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Politics is killing lake george

By Vision Reporter

Added 5th May 2010 03:00 AM

Politicians are standing in the way of natural resource officers as the latter try to enforce the implementation of environmental policies and regulations.

By Chris Ahimbisibwe
Politicians are standing in the way of natural resource officers as the latter try to enforce the implementation of environmental policies and regulations.

Bad timing?
A meeting to halt fishing activities on Lake George to enable it to replenish itself almost hit a snug when politicians proposed that the fisheries ministry should only stop fishermen after elections.

The state minister for fisheries, Fred Mukisa, had called the meeting with Bushenyi district leaders, who described the timing as ‘not good’ because it does not favour politicians.

Earlier, Mukisa had asked the district leaders to halt all fishing activities on the lake but later withdrew the directive after politicians from Kasese district allegedly protested the ban.

Anthony Rubeihayo, the Bushenyi district fisheries officer, says the minister visited Kasese to solicit political support before the lake could be closed to fishing.

Lake George, which has about eight landing sites, stretches to the three districts of Kasese, Bushenyi and Kamwenge. However, the fishermen and the district leaders are accusing each other of mismanaging the lake.

Longino Ndyanabo, the district chairman, objected to Mukisa’s proposal: “If we close the lake, the Forum for Democratic Change (FDC) members will use the move to de-campaign the National Resistance Movement (NRM).”

Where do the locals go?
Longino says when fishing was stopped recently, the people starved. He suggests that before the Government suspends fishing, it should provide food and relocate the affected people who may have nowhere to go.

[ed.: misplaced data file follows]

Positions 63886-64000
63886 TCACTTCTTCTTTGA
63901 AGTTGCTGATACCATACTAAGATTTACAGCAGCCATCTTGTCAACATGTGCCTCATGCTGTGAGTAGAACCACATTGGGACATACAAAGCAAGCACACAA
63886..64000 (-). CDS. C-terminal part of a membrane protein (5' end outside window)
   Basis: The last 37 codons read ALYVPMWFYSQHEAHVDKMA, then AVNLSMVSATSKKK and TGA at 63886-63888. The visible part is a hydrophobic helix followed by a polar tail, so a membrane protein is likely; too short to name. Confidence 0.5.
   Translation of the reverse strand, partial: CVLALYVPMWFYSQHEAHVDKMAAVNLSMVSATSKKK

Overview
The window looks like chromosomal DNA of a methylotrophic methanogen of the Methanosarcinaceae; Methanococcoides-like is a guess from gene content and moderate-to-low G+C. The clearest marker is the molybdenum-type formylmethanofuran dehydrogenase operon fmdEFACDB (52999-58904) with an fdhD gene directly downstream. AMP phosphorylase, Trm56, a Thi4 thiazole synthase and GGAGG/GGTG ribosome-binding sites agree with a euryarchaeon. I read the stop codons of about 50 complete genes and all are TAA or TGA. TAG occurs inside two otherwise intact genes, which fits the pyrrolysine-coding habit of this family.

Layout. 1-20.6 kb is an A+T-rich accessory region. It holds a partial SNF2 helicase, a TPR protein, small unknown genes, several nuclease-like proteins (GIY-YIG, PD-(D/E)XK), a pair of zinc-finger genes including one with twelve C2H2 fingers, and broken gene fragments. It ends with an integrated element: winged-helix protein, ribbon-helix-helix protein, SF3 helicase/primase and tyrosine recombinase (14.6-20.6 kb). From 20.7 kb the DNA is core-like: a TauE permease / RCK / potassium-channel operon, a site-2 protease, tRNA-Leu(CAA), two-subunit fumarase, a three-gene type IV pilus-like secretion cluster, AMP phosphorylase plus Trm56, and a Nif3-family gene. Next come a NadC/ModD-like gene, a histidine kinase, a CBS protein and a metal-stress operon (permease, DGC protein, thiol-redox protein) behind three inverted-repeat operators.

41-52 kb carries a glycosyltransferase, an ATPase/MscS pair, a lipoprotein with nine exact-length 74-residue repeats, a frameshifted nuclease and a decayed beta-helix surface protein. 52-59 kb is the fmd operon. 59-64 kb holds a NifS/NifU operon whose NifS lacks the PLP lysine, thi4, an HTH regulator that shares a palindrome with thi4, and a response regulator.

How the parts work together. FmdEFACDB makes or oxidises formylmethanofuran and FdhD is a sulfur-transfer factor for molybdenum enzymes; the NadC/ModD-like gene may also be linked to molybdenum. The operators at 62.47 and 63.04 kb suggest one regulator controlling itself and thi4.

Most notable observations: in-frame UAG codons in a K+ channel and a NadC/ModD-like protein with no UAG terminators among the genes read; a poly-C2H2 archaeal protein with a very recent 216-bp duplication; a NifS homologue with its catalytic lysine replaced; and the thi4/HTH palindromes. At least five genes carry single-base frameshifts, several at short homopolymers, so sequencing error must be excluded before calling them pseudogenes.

“We don’t have enough workers to monitor the lake after its closure. Who is going to pay for food to feed these people if they are not fishing?” he asks.

Ssezi Turyamureeba, the Katunguru sub-county district councillor, says when fishing was temporarily suspended, the local leaders did not know where to relocate the fishermen.
To which Mukisa responds:

“The rate at which the lake is being depleted is alarming. Don’t be scared. We shall beat FDC. By the time we open the lake for fishing, there will be enough fish in the lake.”

Lake George, which was once endowed with a variety of fish has seen its resources dramatically dwindle.

Population explosion
According to Ndyanabo, the high population at the fishing landing sites has exerted pressure on the lake.
“Permanent structures like schools and health centres have been built, making it hard for people to want to move,” he says.

He says although they have encouraged people to turn to other sources of income under the NAADS programme, nothing has come of it. He suggests a policy of limiting the population on the lakes.

He proposes that the Government should announce a six-month quarantine on the lakes to rejuvenate them. One fish monger identified as Lubowa, a fisherman in Kasese, agrees that the lake needs to be given a break to replenish itself.

He blames Kasese and Kamwenge leaders for failing their people. The scrapping of regional fisheries officers who used to monitor the lake has made matters worse.

Although the Government introduced Beach Management Units, these have failed bring change.

“We are going to identify people with businesses on the lake and relocate those who are not supposed to stay there,” Mukisa says.

Fishermen at Kashaka landing site say they used to catch between 100-200kg of fish per visit. But now, getting as much as 5kg is a problem.

Fishing on Lake George was supposed to be put on halt effective April 12 but nothing has been done.

“We are waiting for a communication from the office of the minister so that we can effect the ban,” says Rubeihayo.

Politics is killing lake george

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